Clinical results and advantages
Aortic root abscess is known to be associated with increased mortality in patients undergoing surgery for active left-sided endocarditis (2). Patients with involvement of the IVF with extension towards the mitral valve constitute a further higher-risk population that will most likely face dismal prognosis without surgery. Many variants of the reconstruction of the aortic root and IVF (also known as the Commando operation) facilitate reproducible, complex repairs to grant survival and avoid the need for urgent cardiac transplantation. Structural involvement of the aortic root and mitral valve as well as the preoperative patient condition leads to the need to use a tailored approach selecting from many available options. In brief, when the aortic root is spared beyond the IVF region, a double valve replacement with IVF reconstruction may be enough (3). However, if root involvement dictates the need for root replacement, then a root-Commando with mitral replacement (4) or sparing of the mitral valve (5) may be the only reconstructive options. With an aggressive debridement philosophy, we have not experienced relapses of the original infection in the last 5 years. During the same time frame, survival for Commando operation variants has been above 94% at Hospital Clínic de Barcelona in patients that would otherwise face a foreseeable demise. The need for a timely referral to a specialized endocarditis team is mandatory.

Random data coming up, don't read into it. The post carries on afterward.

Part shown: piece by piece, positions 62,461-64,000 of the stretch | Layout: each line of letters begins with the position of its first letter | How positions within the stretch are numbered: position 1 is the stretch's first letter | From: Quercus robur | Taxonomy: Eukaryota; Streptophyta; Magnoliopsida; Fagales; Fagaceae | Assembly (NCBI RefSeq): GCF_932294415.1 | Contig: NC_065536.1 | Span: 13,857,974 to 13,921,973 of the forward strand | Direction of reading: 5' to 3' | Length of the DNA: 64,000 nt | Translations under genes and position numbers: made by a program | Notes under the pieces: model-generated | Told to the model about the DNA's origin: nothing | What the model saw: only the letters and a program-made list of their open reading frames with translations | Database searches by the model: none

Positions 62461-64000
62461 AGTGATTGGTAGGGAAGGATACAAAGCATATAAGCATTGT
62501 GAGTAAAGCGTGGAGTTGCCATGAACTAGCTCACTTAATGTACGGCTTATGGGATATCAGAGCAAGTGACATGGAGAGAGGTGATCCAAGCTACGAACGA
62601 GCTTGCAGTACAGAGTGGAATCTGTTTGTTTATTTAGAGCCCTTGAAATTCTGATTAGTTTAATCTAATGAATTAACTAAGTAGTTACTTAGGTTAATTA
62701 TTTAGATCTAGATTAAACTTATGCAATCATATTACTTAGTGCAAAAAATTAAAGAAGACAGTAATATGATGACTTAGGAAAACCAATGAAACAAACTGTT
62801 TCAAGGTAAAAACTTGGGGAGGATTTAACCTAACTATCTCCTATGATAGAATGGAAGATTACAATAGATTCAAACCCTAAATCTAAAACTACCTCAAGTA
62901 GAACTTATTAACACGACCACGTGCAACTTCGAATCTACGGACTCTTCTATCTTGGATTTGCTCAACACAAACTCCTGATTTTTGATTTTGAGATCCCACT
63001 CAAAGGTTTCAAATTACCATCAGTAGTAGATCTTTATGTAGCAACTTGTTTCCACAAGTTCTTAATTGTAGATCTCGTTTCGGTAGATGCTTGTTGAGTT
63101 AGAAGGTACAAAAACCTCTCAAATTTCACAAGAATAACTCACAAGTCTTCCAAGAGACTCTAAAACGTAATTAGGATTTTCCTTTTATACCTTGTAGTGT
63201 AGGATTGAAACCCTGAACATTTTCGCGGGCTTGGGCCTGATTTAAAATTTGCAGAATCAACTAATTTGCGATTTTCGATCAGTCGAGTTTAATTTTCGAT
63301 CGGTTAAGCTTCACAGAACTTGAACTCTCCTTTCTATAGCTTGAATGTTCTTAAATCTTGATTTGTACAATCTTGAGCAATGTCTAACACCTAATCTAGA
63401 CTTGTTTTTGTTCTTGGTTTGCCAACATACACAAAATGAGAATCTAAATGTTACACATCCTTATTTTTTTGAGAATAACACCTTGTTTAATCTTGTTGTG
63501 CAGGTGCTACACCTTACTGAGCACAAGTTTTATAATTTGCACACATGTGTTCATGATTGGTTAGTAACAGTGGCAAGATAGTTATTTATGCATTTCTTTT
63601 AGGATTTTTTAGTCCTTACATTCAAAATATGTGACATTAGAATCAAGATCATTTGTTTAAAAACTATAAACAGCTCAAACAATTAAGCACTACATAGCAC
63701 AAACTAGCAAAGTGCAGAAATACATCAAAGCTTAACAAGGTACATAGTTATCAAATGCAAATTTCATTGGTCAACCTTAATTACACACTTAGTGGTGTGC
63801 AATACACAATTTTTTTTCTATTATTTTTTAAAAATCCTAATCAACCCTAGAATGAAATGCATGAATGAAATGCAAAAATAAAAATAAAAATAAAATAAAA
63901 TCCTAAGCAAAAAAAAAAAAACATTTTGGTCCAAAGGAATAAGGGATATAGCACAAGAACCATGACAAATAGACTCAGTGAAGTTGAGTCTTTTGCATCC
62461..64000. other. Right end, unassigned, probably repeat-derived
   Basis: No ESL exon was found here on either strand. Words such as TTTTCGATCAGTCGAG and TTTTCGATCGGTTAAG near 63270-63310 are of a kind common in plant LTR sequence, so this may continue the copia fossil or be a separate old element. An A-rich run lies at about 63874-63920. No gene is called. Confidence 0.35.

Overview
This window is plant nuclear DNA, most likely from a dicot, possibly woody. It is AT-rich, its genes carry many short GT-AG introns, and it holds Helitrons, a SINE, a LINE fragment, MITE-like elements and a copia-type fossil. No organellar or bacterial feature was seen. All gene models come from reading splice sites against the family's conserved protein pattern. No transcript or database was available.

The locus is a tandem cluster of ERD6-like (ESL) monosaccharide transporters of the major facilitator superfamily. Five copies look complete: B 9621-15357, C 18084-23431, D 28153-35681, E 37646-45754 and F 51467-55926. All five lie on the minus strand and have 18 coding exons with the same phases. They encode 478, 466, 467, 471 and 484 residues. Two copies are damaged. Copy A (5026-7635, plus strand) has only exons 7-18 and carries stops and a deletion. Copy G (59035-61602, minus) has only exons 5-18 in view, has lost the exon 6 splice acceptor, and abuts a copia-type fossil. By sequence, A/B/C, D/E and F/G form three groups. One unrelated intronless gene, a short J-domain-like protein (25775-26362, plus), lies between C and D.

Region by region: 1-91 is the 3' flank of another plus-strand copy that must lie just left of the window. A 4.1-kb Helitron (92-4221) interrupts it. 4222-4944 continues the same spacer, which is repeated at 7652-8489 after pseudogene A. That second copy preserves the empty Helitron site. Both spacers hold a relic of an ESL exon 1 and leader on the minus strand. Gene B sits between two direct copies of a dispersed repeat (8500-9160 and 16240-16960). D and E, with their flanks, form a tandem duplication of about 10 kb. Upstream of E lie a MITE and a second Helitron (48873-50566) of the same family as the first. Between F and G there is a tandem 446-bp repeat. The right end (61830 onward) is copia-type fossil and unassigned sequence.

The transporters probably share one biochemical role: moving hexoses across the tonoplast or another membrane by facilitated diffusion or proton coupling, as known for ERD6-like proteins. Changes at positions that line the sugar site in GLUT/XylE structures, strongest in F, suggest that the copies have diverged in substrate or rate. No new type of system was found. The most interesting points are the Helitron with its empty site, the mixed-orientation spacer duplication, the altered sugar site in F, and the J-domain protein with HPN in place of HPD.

It is important to note that the mitral-sparing Commando operation has been barely reported in the surgical literature and the need to judge its appropriateness at long term follow-up remains. However, at this point, it seems arguable that a technically impeccable operation should result in a durable valve repair. Whichever approach is chosen, it is key to obtain full debridement before implanting any valve substitute.
To the Cardiovascular Surgery Department Personnel, the Hospital Clínic Endocarditis Team and to the Central Catalonia 10 Endocarditis Team investigators.
Conflicts of Interest: The authors have no conflicts of interest to declare.
- Mestres CA, Agusti E, Martinez A, et al. Cardiovascular tissue banking in the non-cadaveric setting: ten-year experience of a university hospital-based bank with active organ donation program. J Heart Valve Dis 2000;9:523-9. [PubMed]
- Leontyev S, Davierwala PM, Krögh G, et al. Early and late outcomes of complex aortic root surgery in patients with aortic root abscesses. Eur J Cardiothorac Surg 2016;49:447-54; discussion 454-5. [Crossref] [PubMed]
- David TE, Kuo J, Armstrong S. Aortic and mitral valve replacement with reconstruction of the intervalvular fibrous body. J Thorac Cardiovasc Surg 1997;114:766-71; discussion 771-2. [Crossref] [PubMed]
- Pettersson GB, Hussain ST, Ramankutty RM, et al. Reconstruction of fibrous skeleton: technique, pitfalls and results. Multimed Man Cardiothorac Surg 2014. [Crossref] [PubMed]
- Tomšic A, Schneider AW, Palmen M, et al. Extensive infective endocarditis of the aortic root and the aortic-mitral continuity: a mitral valve sparing approach†. Eur J Cardiothorac Surg 2017;51:1100-7. [Crossref] [PubMed]